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Neqotkuk welcomes 63 children into the community through ceremony | CBC News


The Wolastoqey community of Neqotkuk (Tobique First Nation) in New Brunswick welcomed 63 children last Friday through ceremony.

The last welcoming ceremony was held in 2019 before they were paused because of the COVID-19 pandemic. Usually they expect around 10 to 20 children, but the community invited all children born from 2020 to 2023 to this year’s welcoming ceremony held at the powwow grounds.

Maggie Francis brought her one-and-a-half year old, Rylan Moulton, to receive her traditional name.

“It’s really nice to have, to be a young mom and to be able to do these ceremonies, because I never had that when I was younger,” said Francis, 30.

She said her two sons already have their traditional names and Francis wanted to make sure her daughter was a part of the celebrations. 

A woman holding a small boy in a ribbon shirt.
Brianna Bear, 24, brought her son Ozuk Nicholas-Bear, 1 1/2 to the ceremony. ‘It meant a lot to me because it was my first time going to one,’ she says. (Submitted by Brianna Bear)

She said she is proud that so many children in her community have a grounded start in their culture and hopes it will help them as they grow into young adults.

“If we’re having these ceremonies young and we’re giving them their names young, then maybe there’s a chance that they won’t have that identity crisis as they get older,” she said.

She said she was also glad to see the community, about 120 kilometres west of Fredericton, welcome the children in a spiritual way.

Indigenous women in regalia hold up eagle feathers.
Wolastoqey grandmothers Ramona Nicholas and Opolahsomuwehs lead the community into the powwow grounds. (Chad Ingraham )

At the ceremony, the families were danced into the powwow grounds, the children were smudged and blessed and received traditional names from Wolastoqew grandmother Opolahsomuwehs (Imelda Perley).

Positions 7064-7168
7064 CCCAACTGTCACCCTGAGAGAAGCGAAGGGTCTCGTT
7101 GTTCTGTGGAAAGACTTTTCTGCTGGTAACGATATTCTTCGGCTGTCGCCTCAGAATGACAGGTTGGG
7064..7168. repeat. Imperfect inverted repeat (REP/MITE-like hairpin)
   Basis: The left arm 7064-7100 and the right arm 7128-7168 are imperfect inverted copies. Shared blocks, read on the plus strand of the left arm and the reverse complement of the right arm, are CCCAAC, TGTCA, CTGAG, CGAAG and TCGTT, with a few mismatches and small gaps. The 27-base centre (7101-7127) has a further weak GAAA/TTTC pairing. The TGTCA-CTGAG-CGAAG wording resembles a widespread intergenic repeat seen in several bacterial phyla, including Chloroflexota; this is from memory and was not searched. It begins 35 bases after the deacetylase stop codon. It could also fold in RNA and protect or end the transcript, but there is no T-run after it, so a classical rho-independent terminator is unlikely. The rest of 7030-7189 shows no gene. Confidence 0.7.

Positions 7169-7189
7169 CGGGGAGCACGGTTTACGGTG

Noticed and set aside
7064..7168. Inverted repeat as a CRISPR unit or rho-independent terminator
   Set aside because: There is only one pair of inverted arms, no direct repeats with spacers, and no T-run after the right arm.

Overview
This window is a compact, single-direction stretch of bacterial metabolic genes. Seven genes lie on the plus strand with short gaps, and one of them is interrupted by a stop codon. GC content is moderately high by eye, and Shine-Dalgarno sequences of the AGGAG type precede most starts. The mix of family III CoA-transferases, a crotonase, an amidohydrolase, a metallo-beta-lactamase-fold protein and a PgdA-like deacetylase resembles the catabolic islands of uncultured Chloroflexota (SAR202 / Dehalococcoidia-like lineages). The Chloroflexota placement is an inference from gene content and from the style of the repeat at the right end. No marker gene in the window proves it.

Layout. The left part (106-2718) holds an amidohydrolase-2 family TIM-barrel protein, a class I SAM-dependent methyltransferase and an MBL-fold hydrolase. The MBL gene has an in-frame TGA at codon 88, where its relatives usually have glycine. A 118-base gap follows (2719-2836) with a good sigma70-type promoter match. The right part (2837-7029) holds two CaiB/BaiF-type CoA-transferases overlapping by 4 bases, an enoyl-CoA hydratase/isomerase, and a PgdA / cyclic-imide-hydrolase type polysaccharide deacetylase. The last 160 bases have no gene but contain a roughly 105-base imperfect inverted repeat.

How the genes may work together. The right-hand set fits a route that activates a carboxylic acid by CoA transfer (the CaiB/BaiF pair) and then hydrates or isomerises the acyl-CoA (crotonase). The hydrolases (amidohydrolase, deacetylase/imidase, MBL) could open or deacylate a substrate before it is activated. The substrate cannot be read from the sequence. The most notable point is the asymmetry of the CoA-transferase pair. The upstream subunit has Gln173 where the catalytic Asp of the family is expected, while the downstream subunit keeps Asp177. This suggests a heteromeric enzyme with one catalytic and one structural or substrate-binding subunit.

Opolahsomuwehs said when she was young her traditional name was taken away from her when she went to Indian Day School so now she’s happy to see so many young people receive theirs. 

“I was emotional all week knowing this is so historical,” she said.

“We’re saving our language. These parents want traditional names for their babies. That means, you know, there’s a revival happening here.”

A group of Indigenous people at the Neqotkuk powwow grounds.
The Neqotkuk health department with dancers and drummers. (Chad Ingraham)

The event was organized by Neqotkuk Health Programs and Services, which provided regalia making courses where parents could make themselves and their children ribbon skirts and shirts. 

Ursula Bear, cultural co-ordinator for Neqotkuk Health Programs and Services, said the children were also given a sacred bundle, which included a blanket, a smudge kit and a feather. 

“Our community, we wanted to make sure that they’re welcomed and shown that they’re loved,” said Bear. 

The community finished the ceremony with a feast and family photos were also available. Opolahsomuwehs said she is planning to hold another naming ceremony in the fall. 


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